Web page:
HIRSCHFELD: DACA as a constitutional dilemma

The goal of DACA is worthy of support, but the policy should be enshrined in law by an act of Congress, rather than unconstitutionally imposed by executive order


When President Obama could not find success in passing immigration reform through Congress, he opted for executive action.

Courtesy Wikimedia Commons | Cavalier Daily

The debate over Deferred Action for Childhood Arrival, or DACA, must be one of constitutionality, not one of emotion and certainly not one of racism. Calling President Donald Trump’s decision to rescind DACA an attack on minorities is not only wrong, it's dangerous. President Trump has continually signaled his willingness to sign something similar to the DREAM Act. It’s wrong to ignore facts to score emotional points.

The argument is simple: We must repeal DACA in order to refrain from setting a perilous precedent. President Barack Obama himself said time and time again that he could not write laws and Congress would have to address DREAMers. Then, when Congress didn't pass the DREAM Act, President Obama took it upon himself to write the law anyway and, thus, DACA was born. He circumvented the legislative process and wrote a law himself via executive order. That is simply not right.

Liberal friends, think of it this way: if we allow President Obama to get away with blatantly circumventing the legislative process, we open up the floodgates to similar actions by President Trump, and every single president to follow, regardless of your opinion on the appropriateness of their action.

That said, I’ve heard many refer to it as “just precedent.” It’s not “just precedent,” the weight of our entire American experiment hangs in the balance. If we allow one man to have unilateral authority over the legislating process, we forfeit checks and balances, void the Constitution, and soon enough we find ourselves in an absolute monarchy.

Putting it into perspective, we have to understand that freedom exists because of the Constitution. Our Founding Fathers put their lives on the line in to gain independence from a tyrannical monarchy so that they could in turn give us this very Constitution 13 years later.

I will be the first to say that my life is not more valuable than the Constitution. My life is not more valuable than the preservation of freedom for over 330 million Americans. The amount of lives saved or bettered by these timeless document is incalculable. Without the Constitution, there is no America. To paraphrase President Ronald Reagan: without America, true freedom is eradicated from the face of the Earth. For that reason, I don't want to even imagine a world without America. Nothing I could ever do or say will ever be as beneficial to the world as the U.S. Constitution.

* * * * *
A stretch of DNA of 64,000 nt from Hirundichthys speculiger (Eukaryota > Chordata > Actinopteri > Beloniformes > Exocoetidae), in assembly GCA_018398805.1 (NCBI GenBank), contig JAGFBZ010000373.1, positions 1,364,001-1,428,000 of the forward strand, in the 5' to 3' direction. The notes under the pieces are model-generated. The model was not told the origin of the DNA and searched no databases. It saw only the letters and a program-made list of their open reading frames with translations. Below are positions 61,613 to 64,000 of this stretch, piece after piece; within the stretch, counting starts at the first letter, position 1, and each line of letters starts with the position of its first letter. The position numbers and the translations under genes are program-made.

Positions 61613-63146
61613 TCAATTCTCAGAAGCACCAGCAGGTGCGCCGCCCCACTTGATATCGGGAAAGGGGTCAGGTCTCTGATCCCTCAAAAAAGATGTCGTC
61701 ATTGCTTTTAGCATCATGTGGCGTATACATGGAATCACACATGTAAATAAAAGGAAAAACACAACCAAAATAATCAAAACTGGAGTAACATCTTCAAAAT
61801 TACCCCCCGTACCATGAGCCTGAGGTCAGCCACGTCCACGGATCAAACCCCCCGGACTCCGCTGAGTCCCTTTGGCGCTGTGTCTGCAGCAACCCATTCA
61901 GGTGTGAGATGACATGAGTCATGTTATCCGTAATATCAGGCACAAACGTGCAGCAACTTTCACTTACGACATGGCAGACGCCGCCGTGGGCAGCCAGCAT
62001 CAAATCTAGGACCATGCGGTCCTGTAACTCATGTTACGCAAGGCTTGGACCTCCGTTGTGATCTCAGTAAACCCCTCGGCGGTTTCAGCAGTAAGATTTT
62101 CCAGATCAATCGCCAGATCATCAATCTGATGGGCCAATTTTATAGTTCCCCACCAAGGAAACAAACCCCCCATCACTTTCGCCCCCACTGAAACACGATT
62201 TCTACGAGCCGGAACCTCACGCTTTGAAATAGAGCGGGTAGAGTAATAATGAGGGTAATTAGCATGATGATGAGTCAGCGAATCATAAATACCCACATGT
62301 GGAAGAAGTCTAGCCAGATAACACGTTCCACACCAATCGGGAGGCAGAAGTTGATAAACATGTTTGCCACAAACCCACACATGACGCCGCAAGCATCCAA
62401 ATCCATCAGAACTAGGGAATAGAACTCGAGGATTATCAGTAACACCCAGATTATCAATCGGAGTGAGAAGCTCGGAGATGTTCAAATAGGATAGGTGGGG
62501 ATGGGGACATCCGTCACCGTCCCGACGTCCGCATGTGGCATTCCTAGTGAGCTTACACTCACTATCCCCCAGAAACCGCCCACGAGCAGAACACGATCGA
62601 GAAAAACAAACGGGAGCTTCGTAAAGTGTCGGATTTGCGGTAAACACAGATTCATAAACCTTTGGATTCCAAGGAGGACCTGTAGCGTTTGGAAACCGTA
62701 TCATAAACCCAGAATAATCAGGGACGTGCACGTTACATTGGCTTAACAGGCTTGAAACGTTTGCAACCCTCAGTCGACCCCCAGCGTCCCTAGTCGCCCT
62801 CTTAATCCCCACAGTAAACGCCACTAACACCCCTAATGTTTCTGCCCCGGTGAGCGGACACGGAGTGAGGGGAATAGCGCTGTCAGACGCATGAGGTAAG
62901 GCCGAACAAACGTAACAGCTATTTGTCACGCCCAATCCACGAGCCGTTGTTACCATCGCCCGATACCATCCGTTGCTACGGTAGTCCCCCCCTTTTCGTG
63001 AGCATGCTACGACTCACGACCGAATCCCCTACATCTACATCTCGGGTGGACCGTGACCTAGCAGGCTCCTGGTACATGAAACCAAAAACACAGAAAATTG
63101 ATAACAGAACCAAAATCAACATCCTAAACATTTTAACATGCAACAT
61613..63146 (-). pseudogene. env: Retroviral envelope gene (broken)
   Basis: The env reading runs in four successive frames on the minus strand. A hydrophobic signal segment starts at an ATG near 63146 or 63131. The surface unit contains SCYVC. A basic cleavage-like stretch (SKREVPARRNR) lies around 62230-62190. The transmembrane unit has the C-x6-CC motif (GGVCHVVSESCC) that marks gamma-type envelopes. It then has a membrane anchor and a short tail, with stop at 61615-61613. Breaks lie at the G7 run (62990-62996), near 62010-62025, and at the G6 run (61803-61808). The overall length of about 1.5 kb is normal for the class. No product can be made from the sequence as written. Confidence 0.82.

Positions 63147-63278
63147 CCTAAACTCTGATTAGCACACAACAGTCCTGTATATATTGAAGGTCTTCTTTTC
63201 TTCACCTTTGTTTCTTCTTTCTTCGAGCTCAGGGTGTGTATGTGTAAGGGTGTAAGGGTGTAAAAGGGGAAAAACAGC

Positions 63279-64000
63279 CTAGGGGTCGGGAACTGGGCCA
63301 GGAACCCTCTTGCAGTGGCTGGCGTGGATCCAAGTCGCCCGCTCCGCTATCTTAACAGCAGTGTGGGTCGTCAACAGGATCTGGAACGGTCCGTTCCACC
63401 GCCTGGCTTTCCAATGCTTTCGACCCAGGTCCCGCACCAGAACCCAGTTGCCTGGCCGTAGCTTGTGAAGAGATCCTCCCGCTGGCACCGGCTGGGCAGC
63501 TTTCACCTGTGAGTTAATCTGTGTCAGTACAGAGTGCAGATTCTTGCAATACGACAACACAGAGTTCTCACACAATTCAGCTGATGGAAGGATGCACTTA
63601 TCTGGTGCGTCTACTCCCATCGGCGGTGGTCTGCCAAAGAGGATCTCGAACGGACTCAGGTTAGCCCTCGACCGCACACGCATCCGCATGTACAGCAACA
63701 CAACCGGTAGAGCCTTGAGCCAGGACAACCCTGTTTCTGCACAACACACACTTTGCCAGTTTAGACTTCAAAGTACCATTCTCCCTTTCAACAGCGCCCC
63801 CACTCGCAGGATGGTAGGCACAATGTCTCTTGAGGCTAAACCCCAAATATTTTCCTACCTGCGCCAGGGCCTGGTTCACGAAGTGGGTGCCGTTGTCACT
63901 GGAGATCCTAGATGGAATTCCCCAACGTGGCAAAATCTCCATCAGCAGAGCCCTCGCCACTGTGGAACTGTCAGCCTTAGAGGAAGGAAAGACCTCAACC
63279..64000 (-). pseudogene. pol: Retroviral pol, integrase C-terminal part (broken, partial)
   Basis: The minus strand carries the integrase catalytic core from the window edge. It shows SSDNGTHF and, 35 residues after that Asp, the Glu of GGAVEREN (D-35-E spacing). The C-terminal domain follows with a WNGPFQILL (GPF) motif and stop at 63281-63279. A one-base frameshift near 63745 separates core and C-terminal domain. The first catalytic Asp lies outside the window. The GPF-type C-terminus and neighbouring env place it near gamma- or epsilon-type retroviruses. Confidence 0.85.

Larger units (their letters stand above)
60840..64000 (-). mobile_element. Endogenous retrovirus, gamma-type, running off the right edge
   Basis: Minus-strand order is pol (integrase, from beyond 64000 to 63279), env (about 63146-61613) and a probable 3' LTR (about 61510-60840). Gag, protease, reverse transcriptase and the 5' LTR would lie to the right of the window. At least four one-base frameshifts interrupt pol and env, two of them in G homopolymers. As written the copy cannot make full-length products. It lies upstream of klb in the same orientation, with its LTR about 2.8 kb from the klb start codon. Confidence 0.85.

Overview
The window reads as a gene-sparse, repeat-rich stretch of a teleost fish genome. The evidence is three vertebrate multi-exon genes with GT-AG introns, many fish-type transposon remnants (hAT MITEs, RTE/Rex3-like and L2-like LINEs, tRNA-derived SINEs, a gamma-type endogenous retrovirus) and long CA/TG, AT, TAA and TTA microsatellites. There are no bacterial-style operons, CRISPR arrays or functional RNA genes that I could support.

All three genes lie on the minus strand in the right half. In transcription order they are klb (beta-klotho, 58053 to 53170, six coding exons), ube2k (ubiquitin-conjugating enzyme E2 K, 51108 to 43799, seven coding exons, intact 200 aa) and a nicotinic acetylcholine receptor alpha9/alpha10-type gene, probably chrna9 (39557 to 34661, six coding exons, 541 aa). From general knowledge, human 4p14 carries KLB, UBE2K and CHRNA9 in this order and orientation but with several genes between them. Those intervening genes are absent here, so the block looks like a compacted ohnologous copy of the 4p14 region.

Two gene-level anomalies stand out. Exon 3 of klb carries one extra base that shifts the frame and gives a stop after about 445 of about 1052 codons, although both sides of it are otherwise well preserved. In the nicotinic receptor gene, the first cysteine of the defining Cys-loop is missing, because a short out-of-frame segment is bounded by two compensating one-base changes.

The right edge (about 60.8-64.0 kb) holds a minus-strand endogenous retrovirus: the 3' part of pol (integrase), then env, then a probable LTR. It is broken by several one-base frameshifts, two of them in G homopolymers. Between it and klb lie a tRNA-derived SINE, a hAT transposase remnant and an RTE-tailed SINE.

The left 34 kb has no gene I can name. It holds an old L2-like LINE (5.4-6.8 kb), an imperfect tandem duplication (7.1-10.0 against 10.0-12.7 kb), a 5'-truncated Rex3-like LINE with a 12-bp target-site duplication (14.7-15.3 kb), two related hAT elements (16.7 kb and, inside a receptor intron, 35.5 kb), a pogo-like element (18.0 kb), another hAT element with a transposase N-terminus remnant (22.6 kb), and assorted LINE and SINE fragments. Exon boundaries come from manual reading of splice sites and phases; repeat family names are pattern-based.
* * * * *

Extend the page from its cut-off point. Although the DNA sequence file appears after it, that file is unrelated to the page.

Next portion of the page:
For 228 years, the United States has prided itself on being a global force for good. It is nothing short of ludicrous to say that any policy is worth sacrificing this document that has brought so much good for so many people. To put it differently: If we destroy the country which undocumented immigrants have fled to, are we really doing them a service? Shouldn’t we be doing everything we can to adhere to the principles that made America a desirable country to come to in the first place?

For those who say that it doesn’t matter how it came about, DACA was “the right thing to do,” there’s a critically important lingering question. If you're willing to allow President Obama to trample the constitution for this, are you willing to allow President Trump to do the same for any issue he sees as "the right thing to do?”

Make no mistake, the cause of the DREAM Act is a benevolent one. Personally, I'm pro-immigration; my family came here legally in the late 1800s and I'm grateful they did. However, illegal immigration is another case entirely. We have laws, so let's reward those who respect them by welcoming them before those who disregard them. 

That being said, those who would qualify as "DREAMers," did not have a say in their parents disregard for our laws, and therefore it is unfair to blame them. If my relatives had come here illegally in the late 1800s, no one would be saying it was my fault they did so. This is why I, and President Trump, agree with the goal of the DREAM Act. 

If you’re like me, and want “DREAMers” to stay, then stop defending a weak, unconstitutional executive order and start asking your representative to reintroduce the DREAM Act. President Trump already expressed his willingness to sign such bill.

This isn't about the emotions, racism or even the undocumented immigrants themselves — this is about protecting the document which has given us the greatest gift in all of history: The United States of America. Without that document, we wouldn't even be here having this debate. So let's repeal DACA, pass a bill similar to the DREAM Act and never again allow a president to write a law when Congress won't pass one. This country is too great to destroy for any one policy.

Tanner B. Hirschfeld is a second-year in the College of Arts and Sciences.

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